THINK Surgical partners with UOC for robotic knee procedures
California-based THINK Surgical, Inc., a robotic technology company that manufactures an active robotic surgical system for orthopedic surgery, and Taiwan-based United Orthopedic Corporation, a designer, manufacturer, and distributor of orthopedic implants and instruments, have announced a partnership geared toward enhanced precision and providing a better fit in total knee replacements.
The collaboration will focus on combining the two company’s pioneering technologies, the THINK Active Robotic System and the UNITED U2 Knee System. As part of the partnership, UNITED will serve as THINK’s exclusive distributor in Taiwan.
The THINK Active Robotic System consists of a 3D pre-surgical planning workstation and a computer-assisted Active Robot tool. These technologies are designed to be used in total joint replacement surgery, ensuring the precise execution of surgical plans.
The U2 Knee System provides surgeons with a simple surgical procedure that reduces the number of trays needed for a TKA (total knee arthroplasty) from 6 to 1.5. Since 2006, the U2 Knee system has been used in more than 140,000 surgeries around the world.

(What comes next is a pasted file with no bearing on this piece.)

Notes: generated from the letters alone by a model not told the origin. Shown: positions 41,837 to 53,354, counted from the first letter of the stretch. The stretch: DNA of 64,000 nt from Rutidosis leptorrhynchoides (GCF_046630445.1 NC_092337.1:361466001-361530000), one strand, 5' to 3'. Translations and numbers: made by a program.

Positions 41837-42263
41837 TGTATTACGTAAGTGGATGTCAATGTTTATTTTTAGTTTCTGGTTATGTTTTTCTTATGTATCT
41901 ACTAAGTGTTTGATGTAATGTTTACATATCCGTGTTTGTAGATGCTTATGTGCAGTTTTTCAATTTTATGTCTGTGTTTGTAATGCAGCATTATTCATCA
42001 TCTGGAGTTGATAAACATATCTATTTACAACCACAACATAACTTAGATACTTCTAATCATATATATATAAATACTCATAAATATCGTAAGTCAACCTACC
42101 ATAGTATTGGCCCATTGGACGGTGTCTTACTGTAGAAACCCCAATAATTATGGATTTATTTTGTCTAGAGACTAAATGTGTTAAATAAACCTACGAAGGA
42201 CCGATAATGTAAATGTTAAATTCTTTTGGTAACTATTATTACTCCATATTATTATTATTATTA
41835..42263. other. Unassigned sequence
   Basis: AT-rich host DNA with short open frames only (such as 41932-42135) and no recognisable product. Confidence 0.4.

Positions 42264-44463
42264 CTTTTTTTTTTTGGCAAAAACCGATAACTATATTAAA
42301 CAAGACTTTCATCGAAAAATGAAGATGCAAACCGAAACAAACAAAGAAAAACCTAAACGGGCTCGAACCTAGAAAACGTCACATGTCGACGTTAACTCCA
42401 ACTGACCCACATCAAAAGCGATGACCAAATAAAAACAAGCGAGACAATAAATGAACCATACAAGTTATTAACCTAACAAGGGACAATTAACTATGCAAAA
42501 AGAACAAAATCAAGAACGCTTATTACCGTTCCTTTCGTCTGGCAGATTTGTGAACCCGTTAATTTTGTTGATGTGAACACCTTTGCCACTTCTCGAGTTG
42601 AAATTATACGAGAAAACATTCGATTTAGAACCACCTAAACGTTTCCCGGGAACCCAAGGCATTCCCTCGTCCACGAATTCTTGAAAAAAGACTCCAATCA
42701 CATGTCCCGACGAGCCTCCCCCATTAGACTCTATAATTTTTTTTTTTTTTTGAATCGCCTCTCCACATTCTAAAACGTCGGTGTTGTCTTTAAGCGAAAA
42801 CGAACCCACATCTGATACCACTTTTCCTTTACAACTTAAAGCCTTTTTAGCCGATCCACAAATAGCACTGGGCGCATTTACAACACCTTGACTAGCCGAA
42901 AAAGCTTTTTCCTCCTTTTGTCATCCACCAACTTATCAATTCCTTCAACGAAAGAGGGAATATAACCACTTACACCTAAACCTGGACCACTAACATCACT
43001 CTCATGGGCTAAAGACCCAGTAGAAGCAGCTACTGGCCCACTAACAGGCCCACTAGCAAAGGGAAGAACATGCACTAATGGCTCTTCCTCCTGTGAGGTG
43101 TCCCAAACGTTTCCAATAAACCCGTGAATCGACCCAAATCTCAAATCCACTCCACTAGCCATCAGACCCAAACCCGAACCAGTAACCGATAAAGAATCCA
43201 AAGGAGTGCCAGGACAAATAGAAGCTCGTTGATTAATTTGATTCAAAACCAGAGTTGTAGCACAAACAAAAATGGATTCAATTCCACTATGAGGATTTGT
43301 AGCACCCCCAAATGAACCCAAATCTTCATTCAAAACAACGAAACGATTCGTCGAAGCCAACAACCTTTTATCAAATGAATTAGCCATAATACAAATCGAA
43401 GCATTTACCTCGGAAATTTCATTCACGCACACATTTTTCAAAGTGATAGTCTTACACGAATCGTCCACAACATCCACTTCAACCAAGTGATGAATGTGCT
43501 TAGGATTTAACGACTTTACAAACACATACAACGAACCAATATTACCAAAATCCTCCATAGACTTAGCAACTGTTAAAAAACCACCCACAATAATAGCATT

OTW spoke with Calvin Lin, CEO of the U.S. division of United Orthopedic Corporation. Lin said, “The U2 Knee System design enables surgeons to perform a TKA with only 1.5 trays which not only reduces overall sterilization cost, but also increases OR efficiency. When combined with THINK’s revolutionary 3D pre-surgical planning and active robotic technology, we believe we can potentially offer better efficiency both before and during a total knee procedure, helping to ensure a positive outcome for surgeons and patients alike.”
John Hahn, THINK Surgical’s CEO and President, shared his thoughts on the partnership. “Combined with UNITED’s quarter-century reputation as a reliable manufacturer in the medical device space, we believe that THINK’s expertise in robotic technologies will allow us to potentially offer surgeons a more precise experience in total joint replacement surgery.”